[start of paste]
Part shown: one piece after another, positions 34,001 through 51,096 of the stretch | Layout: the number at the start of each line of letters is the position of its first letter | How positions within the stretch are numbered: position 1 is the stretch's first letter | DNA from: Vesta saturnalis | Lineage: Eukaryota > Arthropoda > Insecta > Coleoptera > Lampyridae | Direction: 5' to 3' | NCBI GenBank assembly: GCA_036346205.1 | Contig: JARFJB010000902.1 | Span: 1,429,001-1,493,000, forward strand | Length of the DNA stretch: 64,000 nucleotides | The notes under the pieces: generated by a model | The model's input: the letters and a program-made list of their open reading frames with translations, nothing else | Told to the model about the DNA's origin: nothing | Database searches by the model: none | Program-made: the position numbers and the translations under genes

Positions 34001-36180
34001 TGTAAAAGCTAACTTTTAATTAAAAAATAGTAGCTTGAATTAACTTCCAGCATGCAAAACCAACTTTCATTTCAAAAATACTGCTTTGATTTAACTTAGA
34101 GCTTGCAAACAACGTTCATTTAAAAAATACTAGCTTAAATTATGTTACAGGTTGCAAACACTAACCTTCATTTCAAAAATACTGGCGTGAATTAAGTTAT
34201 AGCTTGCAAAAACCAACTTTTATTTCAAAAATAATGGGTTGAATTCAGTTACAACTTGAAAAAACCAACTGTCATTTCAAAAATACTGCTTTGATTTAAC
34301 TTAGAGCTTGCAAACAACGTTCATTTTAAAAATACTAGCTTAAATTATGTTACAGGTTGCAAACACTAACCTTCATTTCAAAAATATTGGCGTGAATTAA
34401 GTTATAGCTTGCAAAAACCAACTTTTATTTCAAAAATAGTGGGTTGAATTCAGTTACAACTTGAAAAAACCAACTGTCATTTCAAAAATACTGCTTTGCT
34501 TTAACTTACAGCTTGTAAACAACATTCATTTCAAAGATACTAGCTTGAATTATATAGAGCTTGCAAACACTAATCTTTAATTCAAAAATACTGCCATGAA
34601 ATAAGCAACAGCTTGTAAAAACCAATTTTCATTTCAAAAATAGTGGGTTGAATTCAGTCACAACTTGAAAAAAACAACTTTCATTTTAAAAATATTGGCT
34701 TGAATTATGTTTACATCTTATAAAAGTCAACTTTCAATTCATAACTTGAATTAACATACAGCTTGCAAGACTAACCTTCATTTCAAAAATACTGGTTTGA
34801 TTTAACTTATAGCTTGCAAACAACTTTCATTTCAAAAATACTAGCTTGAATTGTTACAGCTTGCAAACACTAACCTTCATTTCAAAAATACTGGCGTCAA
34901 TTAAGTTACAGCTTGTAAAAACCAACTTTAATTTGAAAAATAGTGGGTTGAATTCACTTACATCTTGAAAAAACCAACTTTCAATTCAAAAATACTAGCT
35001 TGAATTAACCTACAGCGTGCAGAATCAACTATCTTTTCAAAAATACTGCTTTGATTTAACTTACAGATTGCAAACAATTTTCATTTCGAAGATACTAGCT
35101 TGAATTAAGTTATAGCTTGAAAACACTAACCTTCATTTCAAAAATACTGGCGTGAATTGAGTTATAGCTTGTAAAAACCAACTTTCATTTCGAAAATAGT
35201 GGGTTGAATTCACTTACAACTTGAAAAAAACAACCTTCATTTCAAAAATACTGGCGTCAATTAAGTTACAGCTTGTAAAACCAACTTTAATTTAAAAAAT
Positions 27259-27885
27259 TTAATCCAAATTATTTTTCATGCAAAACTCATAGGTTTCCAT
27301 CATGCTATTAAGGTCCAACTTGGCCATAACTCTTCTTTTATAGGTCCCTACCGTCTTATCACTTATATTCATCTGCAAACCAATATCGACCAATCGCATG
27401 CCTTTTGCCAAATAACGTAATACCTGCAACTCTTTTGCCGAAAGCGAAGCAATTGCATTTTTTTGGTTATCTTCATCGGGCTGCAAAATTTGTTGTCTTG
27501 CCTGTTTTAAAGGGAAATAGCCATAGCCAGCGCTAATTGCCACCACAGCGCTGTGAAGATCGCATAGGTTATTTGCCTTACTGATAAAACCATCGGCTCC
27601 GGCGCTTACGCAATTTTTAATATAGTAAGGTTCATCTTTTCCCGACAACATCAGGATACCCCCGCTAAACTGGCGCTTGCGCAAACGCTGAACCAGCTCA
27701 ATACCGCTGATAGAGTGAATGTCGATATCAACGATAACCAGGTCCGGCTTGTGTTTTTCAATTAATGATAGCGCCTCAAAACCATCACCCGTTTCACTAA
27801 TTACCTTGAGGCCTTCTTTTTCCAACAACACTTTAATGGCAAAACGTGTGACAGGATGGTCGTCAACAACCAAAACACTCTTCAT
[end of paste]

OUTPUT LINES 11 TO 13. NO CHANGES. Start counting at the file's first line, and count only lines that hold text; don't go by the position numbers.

34801 TTTAACTTATAGCTTGCAAACAACTTTCATTTCAAAAATACTAGCTTGAATTGTTACAGCTTGCAAACACTAACCTTCATTTCAAAAATACTGGCGTCAA
34901 TTAAGTTACAGCTTGTAAAAACCAACTTTAATTTGAAAAATAGTGGGTTGAATTCACTTACATCTTGAAAAAACCAACTTTCAATTCAAAAATACTAGCT
35001 TGAATTAACCTACAGCGTGCAGAATCAACTATCTTTTCAAAAATACTGCTTTGATTTAACTTACAGATTGCAAACAATTTTCATTTCGAAGATACTAGCT